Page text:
Friday, January 29, 2010

Recommended Reading in Legal History and Climate Change

1. Alexander Volokh of Emory Law School has a very interesting new article in the latest issue of the American Law and Economics Review (Vol.11, 2009, pp. 399-450) on "Property Rights and Contract Form in Medieval Europe," which contributes to our understanding of medieval legal and economic history as well as  institutional development. The article also happens to be elegantly written (despite the mathematical gymnastics). Here is the abstract:
Throughout western Europe, beginning about 1200, leasing of lords' estates became more common relative to direct management. In England, however, direct management increased beginning around the same time until the fourteenth century, and leasing increased thereafter. This article models contract choice as a trade-off between incentives and insurance. Leasing increases as living standards improve. In England, the increase in direct management can be explained by improved security of freehold tenure, and the increase in leasing can be explained not only by living standards but also by improved security of leasehold tenure.
A prepublication version of this paper is available here.

 2.  Economists Scott Barrett of Columbia University's Earth Institute and Michael Toman of the World Bank have an interesting new paper comparing and contrasting two general approaches to climate change mitigation: (1) the familiar "targets and timetables" approach, reflected in the Kyoto Protocol; and (2) a variety of "loosely coordinated smaller scale agreements," addressing different aspects of the problem.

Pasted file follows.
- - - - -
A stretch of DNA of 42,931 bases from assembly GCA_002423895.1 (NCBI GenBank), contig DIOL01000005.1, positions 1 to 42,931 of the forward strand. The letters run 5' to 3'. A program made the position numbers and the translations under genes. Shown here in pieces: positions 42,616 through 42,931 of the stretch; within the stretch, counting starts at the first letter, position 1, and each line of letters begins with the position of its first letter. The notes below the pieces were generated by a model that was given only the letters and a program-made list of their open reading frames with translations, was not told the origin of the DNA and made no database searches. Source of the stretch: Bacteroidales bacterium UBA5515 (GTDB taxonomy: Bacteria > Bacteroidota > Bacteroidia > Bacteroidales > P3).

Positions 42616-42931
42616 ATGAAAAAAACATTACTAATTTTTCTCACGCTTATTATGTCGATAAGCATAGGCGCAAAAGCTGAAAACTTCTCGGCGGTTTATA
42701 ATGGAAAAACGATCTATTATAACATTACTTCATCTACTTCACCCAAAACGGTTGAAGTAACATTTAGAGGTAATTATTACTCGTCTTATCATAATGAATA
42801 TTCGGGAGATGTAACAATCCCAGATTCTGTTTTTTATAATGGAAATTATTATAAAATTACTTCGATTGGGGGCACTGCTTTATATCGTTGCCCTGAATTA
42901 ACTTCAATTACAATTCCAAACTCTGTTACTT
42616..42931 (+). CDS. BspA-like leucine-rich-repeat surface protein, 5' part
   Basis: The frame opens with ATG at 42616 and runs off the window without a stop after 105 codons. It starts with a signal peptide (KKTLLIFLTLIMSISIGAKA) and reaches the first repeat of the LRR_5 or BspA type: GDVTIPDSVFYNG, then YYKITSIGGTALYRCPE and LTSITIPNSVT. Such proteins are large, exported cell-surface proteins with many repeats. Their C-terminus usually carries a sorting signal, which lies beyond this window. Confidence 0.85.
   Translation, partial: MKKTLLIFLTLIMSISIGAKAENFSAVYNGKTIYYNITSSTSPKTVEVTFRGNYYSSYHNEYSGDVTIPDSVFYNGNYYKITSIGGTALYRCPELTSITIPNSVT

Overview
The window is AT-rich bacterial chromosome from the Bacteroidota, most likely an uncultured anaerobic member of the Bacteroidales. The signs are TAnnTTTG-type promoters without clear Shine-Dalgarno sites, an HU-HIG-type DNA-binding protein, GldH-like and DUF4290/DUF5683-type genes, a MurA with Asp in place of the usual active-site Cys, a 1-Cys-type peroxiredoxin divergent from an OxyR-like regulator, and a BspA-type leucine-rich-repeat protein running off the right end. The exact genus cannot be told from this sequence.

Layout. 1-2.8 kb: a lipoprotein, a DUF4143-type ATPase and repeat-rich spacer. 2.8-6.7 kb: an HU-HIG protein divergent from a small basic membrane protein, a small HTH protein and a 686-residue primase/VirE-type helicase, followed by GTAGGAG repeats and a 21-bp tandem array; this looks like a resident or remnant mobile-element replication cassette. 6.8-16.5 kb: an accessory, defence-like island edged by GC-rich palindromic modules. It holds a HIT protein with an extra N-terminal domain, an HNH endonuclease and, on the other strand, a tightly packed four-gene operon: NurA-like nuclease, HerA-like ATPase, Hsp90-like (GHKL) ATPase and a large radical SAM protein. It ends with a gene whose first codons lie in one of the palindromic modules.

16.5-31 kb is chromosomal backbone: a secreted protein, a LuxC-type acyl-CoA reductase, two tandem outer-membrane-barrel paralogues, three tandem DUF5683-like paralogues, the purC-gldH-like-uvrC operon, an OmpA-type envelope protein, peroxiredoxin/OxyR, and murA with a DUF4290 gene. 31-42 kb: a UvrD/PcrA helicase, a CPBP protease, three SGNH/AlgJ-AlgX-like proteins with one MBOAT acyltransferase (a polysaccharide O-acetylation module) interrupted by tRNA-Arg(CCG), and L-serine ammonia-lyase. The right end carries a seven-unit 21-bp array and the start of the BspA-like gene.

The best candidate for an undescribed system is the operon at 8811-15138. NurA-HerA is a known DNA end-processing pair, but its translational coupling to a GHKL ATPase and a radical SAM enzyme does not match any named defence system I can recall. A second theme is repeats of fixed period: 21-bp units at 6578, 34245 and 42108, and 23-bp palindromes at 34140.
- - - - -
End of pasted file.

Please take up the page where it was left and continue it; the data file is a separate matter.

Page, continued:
The authors identify the following characteristics of any viable approach to climate mitigation: (a) global benefit should exceed global cost; (b) every country should gain individually from an agreement; (c) participation should be very broad; (d) obligations should be permanent, though subject to periodic revision; and (e) agreements should be enforced using credible mechanisms.

After illustrating how the Kyoto Protocol reflects the first approach  - "targets and timetables" - to achieving mitigation, Barrett and Toman suggest several characteristics of a differentiated portfolio approach to mitigation. Among them: emissions of different greenhouse gases or gases from different sources, such as aviation and marine transportation, might be separately regulated; sector-specific agreements might be negotiated; separate agreements might cover land use and forestry-related issues; etc.

Barrett and Toman conclude, interestingly, that the "targets and timetables" approach could well be more cost-effective than the piecemeal approach, but the piecemeal approach might be more successful in actually reducing greenhouse gases because it would be easier to implement in light of barriers to collective action.

The full paper is available here.

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